5

In my Bash script, I used the following syntax in order to exit from the Bash script:

kill -PIPE $$

I use it because sometimes in a function or in an internal shell in the script, the exit 1 does not really exit from the Bash script.

So I use kill instead of exit 1.

It seems that

exit 1

and

kill -PIPE $$

are almost equal. Is my assumption true?

Second - about kill -PIPE $$, is there a risk in using that syntax?

10

exit 1 exits the current subshell environment with exit code 1, so for instance in:

sh -c '(echo 1; exit 1; echo 2); echo 3'

That exit 1 exits the subshell running the code in side (...) so that 2 is not output, and the parent shell process resumes echoing 3.

kill -s PIPE "$$"¹ sends the SIGPIPE signal to the process that executed the shell interpreter currently interpreting the script. The SIGPIPE signal by default causes processes to terminate, and the fact that that process has been killed by SIGPIPE is reflected in its exit status.

So in:

sh -c '(echo 1; kill -s PIPE "$$"; echo 2); echo 3'

A SIGPIPE signal is sent by the subshell process to its parent process (the one that executed sh). That parent process will die and not output 3 while the subshell process will carry on running in background and output 2.

If you ran that command in the bash or zsh shell (and a few other Bourne-like shells), those shells will set the $? parameter (their internal representation of the exit status of the last command) to something like 141, which is 128 + SIGPIPE (13 on most systems).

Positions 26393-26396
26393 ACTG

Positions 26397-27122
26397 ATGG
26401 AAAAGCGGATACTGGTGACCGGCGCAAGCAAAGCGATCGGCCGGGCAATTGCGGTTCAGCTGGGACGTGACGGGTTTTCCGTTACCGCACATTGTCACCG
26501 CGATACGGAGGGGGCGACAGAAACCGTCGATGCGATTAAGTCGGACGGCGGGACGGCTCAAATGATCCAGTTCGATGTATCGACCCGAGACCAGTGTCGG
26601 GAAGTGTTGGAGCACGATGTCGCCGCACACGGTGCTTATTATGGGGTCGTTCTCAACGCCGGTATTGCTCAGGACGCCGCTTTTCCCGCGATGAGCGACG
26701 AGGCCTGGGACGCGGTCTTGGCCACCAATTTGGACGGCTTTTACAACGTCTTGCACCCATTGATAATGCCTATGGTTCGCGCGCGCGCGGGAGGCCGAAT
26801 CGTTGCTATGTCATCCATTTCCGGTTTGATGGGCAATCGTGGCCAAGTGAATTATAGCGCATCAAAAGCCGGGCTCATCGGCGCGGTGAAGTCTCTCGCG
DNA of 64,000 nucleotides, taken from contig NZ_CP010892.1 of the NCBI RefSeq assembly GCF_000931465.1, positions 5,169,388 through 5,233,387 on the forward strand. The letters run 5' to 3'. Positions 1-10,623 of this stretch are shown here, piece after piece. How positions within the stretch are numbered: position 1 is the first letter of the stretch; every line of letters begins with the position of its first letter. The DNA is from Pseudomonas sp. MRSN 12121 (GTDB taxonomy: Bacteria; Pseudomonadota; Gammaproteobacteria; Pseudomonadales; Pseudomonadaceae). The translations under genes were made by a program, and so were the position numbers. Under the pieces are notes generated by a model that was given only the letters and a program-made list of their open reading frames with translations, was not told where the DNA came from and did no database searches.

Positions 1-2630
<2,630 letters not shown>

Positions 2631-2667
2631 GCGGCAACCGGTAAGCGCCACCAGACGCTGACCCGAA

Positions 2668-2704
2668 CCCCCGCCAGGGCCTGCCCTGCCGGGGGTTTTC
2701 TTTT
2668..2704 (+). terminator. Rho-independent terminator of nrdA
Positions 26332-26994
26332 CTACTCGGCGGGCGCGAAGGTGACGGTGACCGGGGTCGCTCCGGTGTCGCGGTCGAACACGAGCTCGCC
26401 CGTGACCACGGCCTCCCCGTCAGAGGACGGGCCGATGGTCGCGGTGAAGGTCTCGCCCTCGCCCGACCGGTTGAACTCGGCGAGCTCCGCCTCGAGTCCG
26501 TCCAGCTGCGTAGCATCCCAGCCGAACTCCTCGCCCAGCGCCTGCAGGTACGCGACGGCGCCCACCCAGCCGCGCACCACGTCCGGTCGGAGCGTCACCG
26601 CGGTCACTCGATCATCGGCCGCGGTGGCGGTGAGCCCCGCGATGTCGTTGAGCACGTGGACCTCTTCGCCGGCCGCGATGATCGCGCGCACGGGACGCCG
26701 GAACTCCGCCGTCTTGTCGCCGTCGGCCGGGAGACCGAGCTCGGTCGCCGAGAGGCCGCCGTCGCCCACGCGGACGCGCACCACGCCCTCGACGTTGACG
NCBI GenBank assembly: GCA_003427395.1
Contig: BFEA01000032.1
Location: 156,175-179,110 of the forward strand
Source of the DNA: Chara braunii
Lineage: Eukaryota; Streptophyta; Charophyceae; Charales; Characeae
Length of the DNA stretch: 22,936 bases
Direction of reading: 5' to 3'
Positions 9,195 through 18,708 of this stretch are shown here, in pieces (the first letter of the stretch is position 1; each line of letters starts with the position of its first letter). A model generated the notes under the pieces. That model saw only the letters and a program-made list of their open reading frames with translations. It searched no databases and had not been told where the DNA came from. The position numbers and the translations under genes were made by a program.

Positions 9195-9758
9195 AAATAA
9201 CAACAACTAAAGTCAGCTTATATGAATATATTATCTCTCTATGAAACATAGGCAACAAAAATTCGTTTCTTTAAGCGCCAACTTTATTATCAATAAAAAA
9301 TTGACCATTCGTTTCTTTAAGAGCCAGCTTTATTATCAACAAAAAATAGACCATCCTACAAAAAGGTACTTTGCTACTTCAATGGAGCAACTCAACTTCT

Now SIGPIPE is the signal sent by the system to processes that are attempting to write to a pipe or socket that has no reading end (a broken pipe/socket), so sending it here is a bit misleading. The signal reserved for administratively terminate a process is SIGTERM, that happens to be the signal kill sends by default.

Now, one reason why you may want to use SIGPIPE instead of SIGTERM is that there are shells like bash that output a message when one of their job is terminated by a signal, while they generally don't do it for SIGPIPE (as it's common for processes to be terminated by a SIGPIPE, and doesn't necessarily mean there's a problem like in cmd | head -n 1), so using SIGPIPE is a way to avoid those messages.

bash-4.4$ /bin/kill 0
Terminated
bash-4.4$ /bin/kill -s PIPE 0
bash-4.4$

even when non-interactive:

$ bash -c 'sh -c "kill \$\$"; exit'
bash: line 1:  6665 Terminated              sh -c "kill \$\$"
$ bash -c 'sh -c "kill -s PIPE \$\$"; exit'
$

1 Here adding the missing quotes around $$ for reliability and using the standard (non-optional in POSIX) kill -s PIPE syntax for portability (though kill -PIPE should also work on most systems).

  • regrading my question - kill -PIPE $$ ( any risks to use that syntax ? ) , can you please advice about this – yael Oct 29 '18 at 4:13
  • @yael, see the none I just added. – Stéphane Chazelas Oct 29 '18 at 7:39

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